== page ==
Customers aren’t going to come and find you, so you have to figure out ways to let people know who you are, where to see you, and what you can do for them. And you’re responsible for all your small business’ financial decisions, so you’re going to have to know something about finance.
And, the fact that you’re your boss means you should be self-directing too. It also means you should be able to prioritize and plan well, meet deadlines and be able to work until the job is done, whether that takes fifteen minutes or eighteen hours a day.
Nobody is going to be the perfect entrepreneur. You should be willing to take an honest look at yourself.
There are lots of people out there thinking about starting a small business, and tons of great ideas, but few people go out and do it. Many people think and believe it until all of a sudden they’re fifty-something, still with that great idea, but no business.
I would think to be decisive, self-disciplined, and a self-starter have to be a couple of the top traits. If you want to own a business so you can stay in bed in the morning or only have to work forty hours a week, you ought to stick with your 9 to 5 job. The truth is, you’ll be working for more than forty hours a week for quite a while, and most often with very little money to show for it.
I think he’s probably right, so why are you waiting? Stop just thinking about it and just do it.
There won’t be anyone telling you what to do, how to do it, and when it needs to be done (except for your clients, of course, and it seems to me they often want things done now!). You’ll need to be able to make decisions, and be disciplined enough to work at it every day, no matter how discouraged you might be.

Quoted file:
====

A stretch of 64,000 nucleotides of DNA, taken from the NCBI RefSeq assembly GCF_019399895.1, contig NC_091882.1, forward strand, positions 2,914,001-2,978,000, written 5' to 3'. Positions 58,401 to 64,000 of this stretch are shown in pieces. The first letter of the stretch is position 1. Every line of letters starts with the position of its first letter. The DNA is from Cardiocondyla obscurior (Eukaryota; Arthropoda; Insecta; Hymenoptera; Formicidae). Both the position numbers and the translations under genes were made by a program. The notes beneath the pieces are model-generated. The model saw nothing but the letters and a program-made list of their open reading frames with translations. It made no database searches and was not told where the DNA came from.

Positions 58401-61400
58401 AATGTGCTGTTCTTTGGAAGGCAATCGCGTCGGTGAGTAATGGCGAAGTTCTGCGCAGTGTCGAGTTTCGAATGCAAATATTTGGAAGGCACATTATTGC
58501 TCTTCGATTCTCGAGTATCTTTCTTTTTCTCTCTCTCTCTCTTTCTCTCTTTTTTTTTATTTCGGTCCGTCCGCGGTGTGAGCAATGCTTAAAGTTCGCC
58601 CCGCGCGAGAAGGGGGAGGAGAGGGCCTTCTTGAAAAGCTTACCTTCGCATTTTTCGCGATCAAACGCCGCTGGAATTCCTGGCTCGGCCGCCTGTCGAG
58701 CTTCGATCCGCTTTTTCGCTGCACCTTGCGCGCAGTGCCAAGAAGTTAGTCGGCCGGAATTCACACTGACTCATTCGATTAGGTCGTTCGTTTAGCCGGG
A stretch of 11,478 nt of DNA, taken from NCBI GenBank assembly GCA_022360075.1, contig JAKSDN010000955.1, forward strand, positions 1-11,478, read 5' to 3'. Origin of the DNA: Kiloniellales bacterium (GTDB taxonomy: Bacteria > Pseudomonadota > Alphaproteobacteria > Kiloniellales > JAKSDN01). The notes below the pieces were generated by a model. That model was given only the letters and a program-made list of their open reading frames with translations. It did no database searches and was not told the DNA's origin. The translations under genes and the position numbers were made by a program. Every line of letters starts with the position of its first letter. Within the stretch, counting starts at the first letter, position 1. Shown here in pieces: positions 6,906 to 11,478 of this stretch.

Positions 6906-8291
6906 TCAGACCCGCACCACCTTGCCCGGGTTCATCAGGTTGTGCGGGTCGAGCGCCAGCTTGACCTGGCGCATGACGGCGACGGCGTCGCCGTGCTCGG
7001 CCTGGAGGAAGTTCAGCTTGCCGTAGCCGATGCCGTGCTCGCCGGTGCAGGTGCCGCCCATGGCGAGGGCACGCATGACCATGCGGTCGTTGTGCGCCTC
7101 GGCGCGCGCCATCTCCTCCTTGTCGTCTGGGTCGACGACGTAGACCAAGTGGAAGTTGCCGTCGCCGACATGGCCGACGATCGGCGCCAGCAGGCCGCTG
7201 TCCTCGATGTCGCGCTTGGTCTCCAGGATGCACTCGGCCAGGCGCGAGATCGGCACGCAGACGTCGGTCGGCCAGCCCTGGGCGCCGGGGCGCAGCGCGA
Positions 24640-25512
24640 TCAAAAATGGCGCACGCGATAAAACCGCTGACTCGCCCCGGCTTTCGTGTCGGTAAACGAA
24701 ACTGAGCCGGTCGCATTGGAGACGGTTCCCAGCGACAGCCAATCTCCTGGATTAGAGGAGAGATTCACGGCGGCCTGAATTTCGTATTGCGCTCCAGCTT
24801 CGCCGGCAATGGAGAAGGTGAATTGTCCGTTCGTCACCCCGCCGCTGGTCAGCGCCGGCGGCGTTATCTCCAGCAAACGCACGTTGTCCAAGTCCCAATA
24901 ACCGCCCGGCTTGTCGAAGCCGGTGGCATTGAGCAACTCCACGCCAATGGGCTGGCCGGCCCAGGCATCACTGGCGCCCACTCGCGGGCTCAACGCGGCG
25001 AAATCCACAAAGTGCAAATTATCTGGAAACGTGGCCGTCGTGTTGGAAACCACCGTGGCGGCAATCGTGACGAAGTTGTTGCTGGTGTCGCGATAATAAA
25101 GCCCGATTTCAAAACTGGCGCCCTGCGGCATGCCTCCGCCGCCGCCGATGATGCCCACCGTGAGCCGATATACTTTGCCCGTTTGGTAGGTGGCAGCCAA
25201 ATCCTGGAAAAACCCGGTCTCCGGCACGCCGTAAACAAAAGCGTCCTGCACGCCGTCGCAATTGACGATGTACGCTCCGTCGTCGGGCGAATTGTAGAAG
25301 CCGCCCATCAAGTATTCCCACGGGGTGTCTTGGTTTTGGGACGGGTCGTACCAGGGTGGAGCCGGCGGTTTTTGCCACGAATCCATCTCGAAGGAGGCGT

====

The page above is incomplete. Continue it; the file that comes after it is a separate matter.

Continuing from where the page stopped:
That goes without saying. You need to be excellent at it before you even think about starting your small business.
Robert Browning said, “The critical ingredient is getting off your butt and doing something. A lot of people have ideas, but few decide to do something about them now. The true entrepreneur is a doer, not a dreamer.”
Successful entrepreneurs need to deal with both well. Running a business is stressful at the best of times, and can be extremely stressful when things aren’t going well. That big client you have that you think is so loyal could only decide to go elsewhere for no reason that’s apparent to you.
Along with those technical skills we talked about earlier, most entrepreneurs have to be a jack of all trades, at least from the beginning. Assuming you already leased space and have all your tools, the first thing you might want to do is find suppliers for the parts you’ll need to put it together.
Since you probably won’t possess all those skills and you probably can’t afford to hire someone to do most of those jobs, you’re going to have to be willing to learn new things and be able to pick them up quickly. You won’t see any money for these jobs either. Are you alright with working the hours it takes to learn these skills and perform them without seeing immediate results?
Are you able to make short term sacrifice for long term gain? It might be tempting, for example, to take the first thousand dollars your companies earn and spend it on clothes or your house or your car, but is that necessarily the best thing for your small business? Or should you be leaving the money in the company and using it to build your business?
It takes the desire to succeed, courage, perseverance, and lots of will power to continue to work at it in the face of the setbacks that will inevitably come your way. What else does it take to be a successful small business owner?
Procrastination and owning a business don’t seem to go well together. You might not be suited to owning your own business if you’re the type of person who tends to put off until tomorrow.
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